SEATTLE, WA - JULY 24: Alex Rodriguez #13 of the New York Yankees writhes in pain after being hit with a pitch on the arm by starting pitcher Felix Hernandez of the Seattle Mariners at Safeco Field on July 24, 2012 in Seattle, Washington. Rodriguez was removed from the game. (Photo by Otto Greule Jr/Getty Images)
The average major league third baseman is hitting .261/.322/.421 this year. For all the disappointment A-Rod has engendered by slipping off his MVP-caliber perch as he has aged, he was still hitting .274/.354/.449, including .258/.347/.430 away from Yankee Stadium III, where baseballs fly the friendly skies. It's not what the Yankees are paying for (not that anyone forced them to), but it has them on the positive side of the league.
Make that had.
The good news is that Eric Chavez has had a remarkable season given that there was every reason to give him up for dead. He's hitting .295/.353/.525 against right-handed pitching, .269/.318/.474 away from YS III. It's not classic A-Rod, but again, it will do. Jayson Nix, the likely right-handed half of the platoon, can't hit much, even against left-handers-.239/.305/.439 for a right-handed hitter against southpaws isn't all that special. As the slugging percentage suggests, he has a little pop against them, with 15 home runs in 301 at-bats, and it will have to be enough for now.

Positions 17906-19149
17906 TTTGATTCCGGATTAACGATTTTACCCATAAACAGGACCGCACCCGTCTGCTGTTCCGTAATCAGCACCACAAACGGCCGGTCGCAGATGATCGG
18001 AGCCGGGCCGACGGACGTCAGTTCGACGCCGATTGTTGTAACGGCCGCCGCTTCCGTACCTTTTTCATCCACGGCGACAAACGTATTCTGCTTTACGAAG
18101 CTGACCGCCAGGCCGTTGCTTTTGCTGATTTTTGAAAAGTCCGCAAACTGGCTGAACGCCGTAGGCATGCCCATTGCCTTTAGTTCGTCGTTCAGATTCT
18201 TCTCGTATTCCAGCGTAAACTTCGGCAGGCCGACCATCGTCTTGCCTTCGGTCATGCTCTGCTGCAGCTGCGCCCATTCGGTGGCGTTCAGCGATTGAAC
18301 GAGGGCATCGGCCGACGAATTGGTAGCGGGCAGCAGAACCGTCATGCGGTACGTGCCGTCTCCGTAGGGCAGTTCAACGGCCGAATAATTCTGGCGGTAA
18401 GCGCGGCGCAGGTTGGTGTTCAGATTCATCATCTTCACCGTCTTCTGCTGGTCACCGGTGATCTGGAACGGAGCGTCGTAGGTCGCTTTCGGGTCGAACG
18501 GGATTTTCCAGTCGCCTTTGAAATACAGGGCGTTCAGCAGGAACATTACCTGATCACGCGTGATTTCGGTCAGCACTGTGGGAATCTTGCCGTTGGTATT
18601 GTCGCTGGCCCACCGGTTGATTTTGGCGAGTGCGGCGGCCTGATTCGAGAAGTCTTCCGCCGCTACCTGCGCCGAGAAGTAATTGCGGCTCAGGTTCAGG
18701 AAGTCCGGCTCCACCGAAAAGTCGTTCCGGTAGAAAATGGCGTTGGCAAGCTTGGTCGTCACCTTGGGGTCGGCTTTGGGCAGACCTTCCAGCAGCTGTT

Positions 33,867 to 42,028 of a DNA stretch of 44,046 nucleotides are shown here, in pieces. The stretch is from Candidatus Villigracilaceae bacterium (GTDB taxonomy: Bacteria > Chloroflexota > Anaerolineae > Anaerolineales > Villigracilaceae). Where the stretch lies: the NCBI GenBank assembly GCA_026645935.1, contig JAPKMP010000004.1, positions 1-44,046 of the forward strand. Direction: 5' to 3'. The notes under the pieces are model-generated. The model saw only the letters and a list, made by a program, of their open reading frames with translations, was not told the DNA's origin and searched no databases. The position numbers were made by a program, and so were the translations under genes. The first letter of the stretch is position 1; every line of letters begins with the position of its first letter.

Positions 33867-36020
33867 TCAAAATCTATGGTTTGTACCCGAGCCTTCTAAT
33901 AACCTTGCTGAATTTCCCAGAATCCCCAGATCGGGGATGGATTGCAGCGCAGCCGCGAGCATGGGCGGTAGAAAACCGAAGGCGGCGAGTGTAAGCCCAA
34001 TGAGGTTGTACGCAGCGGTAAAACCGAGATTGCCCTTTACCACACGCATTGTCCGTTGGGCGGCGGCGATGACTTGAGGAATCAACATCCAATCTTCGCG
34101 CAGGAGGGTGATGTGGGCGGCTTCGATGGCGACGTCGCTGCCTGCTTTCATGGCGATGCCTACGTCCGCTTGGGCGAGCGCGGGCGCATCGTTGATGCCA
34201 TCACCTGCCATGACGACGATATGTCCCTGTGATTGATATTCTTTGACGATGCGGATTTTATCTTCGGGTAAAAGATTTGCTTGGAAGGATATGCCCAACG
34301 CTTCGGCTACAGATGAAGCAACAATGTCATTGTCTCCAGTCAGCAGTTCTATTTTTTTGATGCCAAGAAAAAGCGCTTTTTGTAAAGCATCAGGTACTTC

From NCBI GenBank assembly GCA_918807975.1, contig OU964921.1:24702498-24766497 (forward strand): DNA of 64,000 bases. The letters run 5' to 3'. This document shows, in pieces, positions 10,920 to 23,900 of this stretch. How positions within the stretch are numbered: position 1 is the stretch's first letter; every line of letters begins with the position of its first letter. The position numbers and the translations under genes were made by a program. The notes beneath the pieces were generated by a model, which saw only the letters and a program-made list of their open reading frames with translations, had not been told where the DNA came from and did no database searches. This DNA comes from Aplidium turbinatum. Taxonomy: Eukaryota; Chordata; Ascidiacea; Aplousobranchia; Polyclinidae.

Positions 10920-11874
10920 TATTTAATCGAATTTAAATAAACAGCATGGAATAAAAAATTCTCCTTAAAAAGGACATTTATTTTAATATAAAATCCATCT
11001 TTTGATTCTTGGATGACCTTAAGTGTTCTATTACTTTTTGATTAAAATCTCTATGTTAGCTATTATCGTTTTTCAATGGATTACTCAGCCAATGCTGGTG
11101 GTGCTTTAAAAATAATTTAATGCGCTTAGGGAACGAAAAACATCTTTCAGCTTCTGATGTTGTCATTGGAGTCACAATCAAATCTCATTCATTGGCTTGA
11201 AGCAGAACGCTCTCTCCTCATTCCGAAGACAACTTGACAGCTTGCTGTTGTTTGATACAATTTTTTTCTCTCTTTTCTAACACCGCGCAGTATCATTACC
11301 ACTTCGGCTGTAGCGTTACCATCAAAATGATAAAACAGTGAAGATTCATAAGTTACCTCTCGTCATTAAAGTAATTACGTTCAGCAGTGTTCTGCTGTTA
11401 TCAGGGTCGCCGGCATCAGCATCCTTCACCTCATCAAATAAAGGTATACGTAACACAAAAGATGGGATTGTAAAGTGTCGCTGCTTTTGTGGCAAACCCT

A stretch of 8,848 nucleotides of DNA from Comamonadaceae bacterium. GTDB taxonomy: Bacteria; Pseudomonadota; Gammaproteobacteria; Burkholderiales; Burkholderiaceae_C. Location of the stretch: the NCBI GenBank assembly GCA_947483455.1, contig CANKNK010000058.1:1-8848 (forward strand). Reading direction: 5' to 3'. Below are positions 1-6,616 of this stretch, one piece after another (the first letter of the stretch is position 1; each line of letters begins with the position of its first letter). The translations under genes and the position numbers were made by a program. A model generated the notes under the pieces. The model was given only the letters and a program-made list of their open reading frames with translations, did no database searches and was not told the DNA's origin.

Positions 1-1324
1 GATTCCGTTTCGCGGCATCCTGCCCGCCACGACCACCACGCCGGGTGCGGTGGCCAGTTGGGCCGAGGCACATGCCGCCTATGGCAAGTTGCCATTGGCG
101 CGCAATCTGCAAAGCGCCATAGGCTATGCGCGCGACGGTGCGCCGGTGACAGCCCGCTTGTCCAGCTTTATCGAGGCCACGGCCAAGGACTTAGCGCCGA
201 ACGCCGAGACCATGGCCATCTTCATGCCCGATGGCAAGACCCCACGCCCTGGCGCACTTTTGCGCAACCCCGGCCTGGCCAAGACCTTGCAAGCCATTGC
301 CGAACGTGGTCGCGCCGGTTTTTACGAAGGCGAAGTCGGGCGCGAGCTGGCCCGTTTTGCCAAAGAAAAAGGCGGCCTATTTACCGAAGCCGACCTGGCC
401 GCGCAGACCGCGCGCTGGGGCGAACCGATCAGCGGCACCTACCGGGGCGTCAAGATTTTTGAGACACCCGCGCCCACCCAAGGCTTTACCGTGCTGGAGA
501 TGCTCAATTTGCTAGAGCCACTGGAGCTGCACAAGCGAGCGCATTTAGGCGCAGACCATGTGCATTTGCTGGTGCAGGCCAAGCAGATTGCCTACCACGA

It is a shallow class of third basemen in the majors this year. Seven teams have received on-base percentages of less than .300 from their players at the position, Oakland blazing a trail of ineptitude with .184/.230/.333 rates from Brandon Inge, Josh Donaldson, et al. Thus the world is beating a path to the Padres' door for Chase Headley.
After the anti-climax that was the Ichiro acquisition, one wondered if the Yankees were holding back assets to chase a starting pitcher. With Chavez around, they probably don't need to change course and go after a third baseman-at least until Chavez gets hurt again, a strong possibility given his history. Yet, if this is a moment when a Headley could be had, it would be very, very wise for the Yankees to go after him. Rodriguez might not be gone for the season, and he might be signed through the end of time, but he is ever more a designated hitter. Chavez is a limited-time-only asset, meaning they need a long-term answer at third base.
The A-Rod injury actually changes nothing in this regard-I made the same argument during the offseason after Jesus Montero had been traded. Chavez means that the Yankees are okay for the moment, but if they have a chance to cover the position not just now but for next year and the year after that, a trade that provides depth at present and in the future is one worth making, even if it costs them prospects...
...Prospects, let's face it, they were unlikely to use anyway.